Ok – having just narrowly prevented myself from starting yet another article with a variation on the theme of “Covid has Changed the Way We Use Technology Forever!”, I am now struggling to think of an alternative introduction to this article.

So, let me start by suggesting that the concept of bringing church services to the people is a concept that has been around long before Covid.  Indeed, it is an area of church worship that has been a relatively quick adopter of technology over many years.  Whether it is printed sermons, audio cassettes, DVDs or online platforms, the church has always had an interest in bringing the worship experience to individuals who are for one reason or another unable (or unwilling) to attend worship with their local community.  However, while there are good reasons for extending community worship beyond the four walls of a specific building at a specific time, isolation of individuals from the community of faith has been considered a bad thing, and by extension, providing tools that make it easy to isolate themselves from the community by providing a rationale that “I’ll catch-up the livestream so I’m not really missing out!”  This issue is perhaps food for another article for another time – arguably a Faith & Order matter rather than a technical matter but I have a foot in both those camps, so I don’t expect to escape.

However, for whatever reason, many churches are now trying to work out what they will do with the livestreaming setup they hastily put together in response to Covid lockdowns.  Over the next few issues, I will explore a few easy and (relatively) cheap ways to make your livestream experience memorable (for the right reasons!), starting with Audio quality.


Perhaps paradoxically, the best way to improve the technology side of a livestream – sorry, technology can’t improve the content – is to improve the audio quality.  The human brain can put up with an amazing amount of video defects so long as it has a clean, crisp and intelligible audio feed to help it fill in the deficiencies in the video.

A common strategy for first-time livestreamers is to rely on an in-built microphone in their camera device, whether a phone, webcam or even a more sophisticated camera.  The resulting sound from this type of audio setup is muddy because the microphone happily picks up every sound in the space, whether it is useful or not.  A single microphone in a space will make no distinction between sound reflected from walls, the kids playing at the back and the fire engine going past outside – it will capture everything it can hear.  If you are lucky, it will capture the preacher’s voice too.  If you are doubly lucky, the preacher will be louder than everything else put together, but there will always be some distortion as first the streaming equipment, and then the human ear, attempts to make sense of this very complex audio signal.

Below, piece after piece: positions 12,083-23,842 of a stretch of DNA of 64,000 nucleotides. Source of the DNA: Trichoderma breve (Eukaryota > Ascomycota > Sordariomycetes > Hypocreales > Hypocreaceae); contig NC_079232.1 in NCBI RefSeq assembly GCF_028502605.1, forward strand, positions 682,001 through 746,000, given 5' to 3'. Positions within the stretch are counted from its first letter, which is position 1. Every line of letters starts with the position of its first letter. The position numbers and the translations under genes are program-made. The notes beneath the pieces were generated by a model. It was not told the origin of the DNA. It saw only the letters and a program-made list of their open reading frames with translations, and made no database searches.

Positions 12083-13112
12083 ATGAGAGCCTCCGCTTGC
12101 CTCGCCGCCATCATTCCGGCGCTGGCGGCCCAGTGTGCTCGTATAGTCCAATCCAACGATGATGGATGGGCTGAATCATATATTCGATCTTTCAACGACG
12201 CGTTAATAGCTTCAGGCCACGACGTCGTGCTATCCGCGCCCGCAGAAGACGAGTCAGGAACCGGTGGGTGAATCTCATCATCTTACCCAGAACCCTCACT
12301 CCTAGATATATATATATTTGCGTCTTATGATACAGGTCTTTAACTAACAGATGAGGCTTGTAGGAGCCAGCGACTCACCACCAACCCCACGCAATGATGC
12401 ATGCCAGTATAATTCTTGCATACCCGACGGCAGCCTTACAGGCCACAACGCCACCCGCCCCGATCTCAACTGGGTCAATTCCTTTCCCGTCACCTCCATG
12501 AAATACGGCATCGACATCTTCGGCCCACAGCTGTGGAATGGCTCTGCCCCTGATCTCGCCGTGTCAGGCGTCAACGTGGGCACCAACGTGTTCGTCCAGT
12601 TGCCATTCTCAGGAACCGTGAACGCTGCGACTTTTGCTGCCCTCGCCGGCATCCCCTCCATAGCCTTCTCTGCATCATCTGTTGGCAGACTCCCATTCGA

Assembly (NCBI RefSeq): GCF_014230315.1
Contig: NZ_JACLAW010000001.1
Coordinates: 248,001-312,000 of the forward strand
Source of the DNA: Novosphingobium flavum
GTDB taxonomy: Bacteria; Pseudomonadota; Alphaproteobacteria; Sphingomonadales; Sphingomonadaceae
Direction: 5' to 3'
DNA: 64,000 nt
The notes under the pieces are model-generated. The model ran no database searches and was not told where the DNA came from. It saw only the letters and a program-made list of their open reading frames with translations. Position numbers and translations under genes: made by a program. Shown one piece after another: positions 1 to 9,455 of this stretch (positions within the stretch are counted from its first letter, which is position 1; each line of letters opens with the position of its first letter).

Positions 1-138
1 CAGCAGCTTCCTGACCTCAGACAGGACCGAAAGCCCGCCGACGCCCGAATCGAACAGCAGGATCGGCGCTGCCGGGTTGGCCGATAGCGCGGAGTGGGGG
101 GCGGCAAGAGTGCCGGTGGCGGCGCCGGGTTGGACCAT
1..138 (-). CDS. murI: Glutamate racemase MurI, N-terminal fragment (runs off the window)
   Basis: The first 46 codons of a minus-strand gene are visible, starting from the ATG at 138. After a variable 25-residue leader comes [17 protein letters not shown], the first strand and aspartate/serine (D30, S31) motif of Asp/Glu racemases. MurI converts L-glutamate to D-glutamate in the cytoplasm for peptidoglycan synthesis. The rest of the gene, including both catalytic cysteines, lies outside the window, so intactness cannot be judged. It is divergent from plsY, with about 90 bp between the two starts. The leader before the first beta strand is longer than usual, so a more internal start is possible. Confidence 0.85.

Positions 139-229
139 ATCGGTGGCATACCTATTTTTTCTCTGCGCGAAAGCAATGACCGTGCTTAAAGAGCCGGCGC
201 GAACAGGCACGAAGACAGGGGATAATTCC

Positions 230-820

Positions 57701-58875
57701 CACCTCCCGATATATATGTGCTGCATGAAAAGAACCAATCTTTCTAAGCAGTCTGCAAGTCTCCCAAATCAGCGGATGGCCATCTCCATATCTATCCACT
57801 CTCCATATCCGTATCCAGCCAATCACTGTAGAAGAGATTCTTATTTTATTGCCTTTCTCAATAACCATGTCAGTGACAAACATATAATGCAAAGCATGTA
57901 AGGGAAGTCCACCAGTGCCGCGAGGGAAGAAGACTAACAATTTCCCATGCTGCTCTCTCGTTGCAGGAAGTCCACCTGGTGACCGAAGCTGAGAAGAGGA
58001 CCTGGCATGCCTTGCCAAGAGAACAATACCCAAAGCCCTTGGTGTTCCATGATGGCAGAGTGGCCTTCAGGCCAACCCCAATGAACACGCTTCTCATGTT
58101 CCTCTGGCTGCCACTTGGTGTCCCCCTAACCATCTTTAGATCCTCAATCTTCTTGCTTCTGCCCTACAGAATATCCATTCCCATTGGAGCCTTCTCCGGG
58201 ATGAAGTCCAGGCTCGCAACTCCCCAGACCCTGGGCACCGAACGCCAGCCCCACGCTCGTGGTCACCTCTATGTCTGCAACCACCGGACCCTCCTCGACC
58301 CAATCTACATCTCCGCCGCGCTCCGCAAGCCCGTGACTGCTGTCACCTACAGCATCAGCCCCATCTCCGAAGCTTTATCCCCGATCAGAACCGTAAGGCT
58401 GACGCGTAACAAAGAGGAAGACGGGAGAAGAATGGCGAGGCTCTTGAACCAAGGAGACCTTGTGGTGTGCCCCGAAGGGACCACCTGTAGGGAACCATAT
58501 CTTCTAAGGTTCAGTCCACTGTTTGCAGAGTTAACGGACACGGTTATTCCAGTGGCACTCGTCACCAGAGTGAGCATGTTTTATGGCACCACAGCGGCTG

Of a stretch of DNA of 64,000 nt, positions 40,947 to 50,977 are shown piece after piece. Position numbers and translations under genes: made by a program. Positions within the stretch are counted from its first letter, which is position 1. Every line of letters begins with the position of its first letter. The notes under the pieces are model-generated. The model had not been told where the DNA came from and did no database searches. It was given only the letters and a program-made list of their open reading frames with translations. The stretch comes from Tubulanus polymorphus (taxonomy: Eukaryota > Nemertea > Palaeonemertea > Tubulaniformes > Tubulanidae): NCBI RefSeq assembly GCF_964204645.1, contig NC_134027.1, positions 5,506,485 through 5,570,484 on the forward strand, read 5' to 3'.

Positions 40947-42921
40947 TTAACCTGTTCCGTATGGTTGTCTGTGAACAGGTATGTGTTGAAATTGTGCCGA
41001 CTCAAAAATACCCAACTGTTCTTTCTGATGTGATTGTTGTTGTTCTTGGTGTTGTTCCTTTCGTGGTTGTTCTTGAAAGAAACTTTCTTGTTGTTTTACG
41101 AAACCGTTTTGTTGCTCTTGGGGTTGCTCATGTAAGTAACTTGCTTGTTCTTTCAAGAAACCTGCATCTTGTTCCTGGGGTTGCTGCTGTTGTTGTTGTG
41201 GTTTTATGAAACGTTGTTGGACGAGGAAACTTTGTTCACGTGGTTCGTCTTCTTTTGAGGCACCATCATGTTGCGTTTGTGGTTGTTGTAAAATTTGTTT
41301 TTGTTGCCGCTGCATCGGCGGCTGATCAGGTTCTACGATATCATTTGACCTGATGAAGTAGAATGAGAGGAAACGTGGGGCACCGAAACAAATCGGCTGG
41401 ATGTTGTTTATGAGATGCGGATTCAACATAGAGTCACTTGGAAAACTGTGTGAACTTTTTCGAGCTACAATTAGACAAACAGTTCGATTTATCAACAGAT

Ideally, we want microphones that are placed as close to the speaker (human speaker, not technology speaker) as possible, and optimised to reject as much background noise as possible.  Which, un-coincidentally, is exactly what you should be trying to achieve with a church sound system.  If your church already has a sound system, the easiest way to improve your livestream sound is to use the sound system’s sound.  Stream the video from the camera(s) and the audio from the sound system together and you should see (sorry, hear) immediate improvements.

There are a couple of caveats to this approach;

  • If your church relies on congregational singing, or has lots of responses in its worship liturgy, or other non-electronic audio that is an integral part of the livestream, then you will probably need to add some microphones to capture that audio.  However, you probably don’t want that sound to come out of the local audio speakers – to do so would be to invite instant feedback (and the ire of the now deafened congregation).  This means that your sound system needs to be able to support multiple outputs or buses and has the ability to switch specific inputs to only specific outputs.
  • Similarly, if you have someone in your livestream audience who is going to speak (for example, if you are using Zoom Meetings), the sound that originates from Zoom should never be sent back to Zoom – this time the feedback (and the ire) will be in the Zoom Room.  The solution is the same – your sound system needs to support multiple outputs and the ability to switch inputs to specific outputs.

So, give it a go and see how much better you can make your Livestream sound.

Next time, we will look at Lighting.

Peter Lane is Principal Consultant at System Design & Communication Services and has over 30 years of experience with Technology systems.  We invite your questions, suggestions and ideas for articles.  These can be submitted either through the editor or by email to  We also operate a website focused on building a community of people interested in improving how we can use technology in churches, located at

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